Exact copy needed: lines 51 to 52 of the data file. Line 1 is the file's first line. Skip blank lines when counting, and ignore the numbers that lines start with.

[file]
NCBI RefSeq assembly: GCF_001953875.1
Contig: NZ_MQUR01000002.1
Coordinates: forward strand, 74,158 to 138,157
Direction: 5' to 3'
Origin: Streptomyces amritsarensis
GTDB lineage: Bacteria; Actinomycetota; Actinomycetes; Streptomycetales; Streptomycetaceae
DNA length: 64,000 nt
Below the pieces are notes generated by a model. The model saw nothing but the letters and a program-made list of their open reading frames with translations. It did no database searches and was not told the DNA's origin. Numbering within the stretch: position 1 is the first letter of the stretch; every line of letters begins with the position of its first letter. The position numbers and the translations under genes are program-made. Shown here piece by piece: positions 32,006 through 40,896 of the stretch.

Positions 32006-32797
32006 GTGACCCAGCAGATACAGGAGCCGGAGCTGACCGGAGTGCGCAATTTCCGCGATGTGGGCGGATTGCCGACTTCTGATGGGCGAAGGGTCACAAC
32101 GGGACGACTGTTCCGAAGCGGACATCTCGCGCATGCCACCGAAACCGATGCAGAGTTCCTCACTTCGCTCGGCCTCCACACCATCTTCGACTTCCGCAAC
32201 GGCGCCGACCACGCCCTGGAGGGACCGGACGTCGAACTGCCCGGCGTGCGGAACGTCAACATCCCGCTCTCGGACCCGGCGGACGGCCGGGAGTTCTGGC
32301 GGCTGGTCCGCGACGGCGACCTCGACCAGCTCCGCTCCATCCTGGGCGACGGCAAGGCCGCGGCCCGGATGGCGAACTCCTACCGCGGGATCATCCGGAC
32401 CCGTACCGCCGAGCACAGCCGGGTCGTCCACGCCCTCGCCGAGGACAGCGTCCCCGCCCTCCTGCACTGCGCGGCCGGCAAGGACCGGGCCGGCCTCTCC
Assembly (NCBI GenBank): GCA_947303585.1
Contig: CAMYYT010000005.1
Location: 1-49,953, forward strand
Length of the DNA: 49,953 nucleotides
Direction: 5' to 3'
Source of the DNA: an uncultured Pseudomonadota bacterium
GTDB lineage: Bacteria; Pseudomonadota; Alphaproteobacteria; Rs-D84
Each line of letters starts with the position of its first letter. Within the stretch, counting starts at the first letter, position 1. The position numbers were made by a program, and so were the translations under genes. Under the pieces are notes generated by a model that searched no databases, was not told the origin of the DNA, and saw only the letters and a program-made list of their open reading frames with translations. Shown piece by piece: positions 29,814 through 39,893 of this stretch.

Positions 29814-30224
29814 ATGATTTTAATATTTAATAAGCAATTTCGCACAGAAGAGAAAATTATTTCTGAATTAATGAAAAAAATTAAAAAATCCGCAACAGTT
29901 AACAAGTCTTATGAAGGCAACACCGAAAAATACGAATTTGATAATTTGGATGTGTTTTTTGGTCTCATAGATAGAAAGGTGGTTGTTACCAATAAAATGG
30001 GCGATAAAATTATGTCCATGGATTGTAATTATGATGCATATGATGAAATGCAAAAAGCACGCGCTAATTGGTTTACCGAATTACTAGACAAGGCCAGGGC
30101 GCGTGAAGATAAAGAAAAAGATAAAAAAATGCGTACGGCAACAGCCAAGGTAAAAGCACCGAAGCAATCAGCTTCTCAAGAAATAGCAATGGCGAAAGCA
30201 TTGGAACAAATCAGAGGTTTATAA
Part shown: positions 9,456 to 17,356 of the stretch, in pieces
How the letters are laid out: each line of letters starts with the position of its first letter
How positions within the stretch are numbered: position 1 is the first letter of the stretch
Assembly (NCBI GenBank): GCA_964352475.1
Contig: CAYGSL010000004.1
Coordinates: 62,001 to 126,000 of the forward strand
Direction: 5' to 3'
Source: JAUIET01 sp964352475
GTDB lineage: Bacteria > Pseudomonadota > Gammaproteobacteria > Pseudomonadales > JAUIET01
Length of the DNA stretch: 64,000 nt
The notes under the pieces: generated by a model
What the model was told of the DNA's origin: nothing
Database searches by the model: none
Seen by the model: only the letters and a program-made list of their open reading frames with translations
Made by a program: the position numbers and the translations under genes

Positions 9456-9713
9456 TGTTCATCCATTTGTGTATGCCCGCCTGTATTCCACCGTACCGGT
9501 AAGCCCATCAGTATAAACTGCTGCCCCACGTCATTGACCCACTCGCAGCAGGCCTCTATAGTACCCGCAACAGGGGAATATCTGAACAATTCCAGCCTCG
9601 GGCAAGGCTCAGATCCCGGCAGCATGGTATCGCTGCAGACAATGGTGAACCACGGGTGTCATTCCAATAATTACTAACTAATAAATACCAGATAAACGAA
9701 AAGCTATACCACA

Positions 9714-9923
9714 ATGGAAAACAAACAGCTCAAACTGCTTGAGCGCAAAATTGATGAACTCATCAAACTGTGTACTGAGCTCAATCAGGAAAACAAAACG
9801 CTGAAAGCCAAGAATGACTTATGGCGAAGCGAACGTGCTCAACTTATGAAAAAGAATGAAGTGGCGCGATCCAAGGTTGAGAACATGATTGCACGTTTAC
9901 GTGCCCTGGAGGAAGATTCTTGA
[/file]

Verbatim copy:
9801 CTGAAAGCCAAGAATGACTTATGGCGAAGCGAACGTGCTCAACTTATGAAAAAGAATGAAGTGGCGCGATCCAAGGTTGAGAACATGATTGCACGTTTAC
9901 GTGCCCTGGAGGAAGATTCTTGA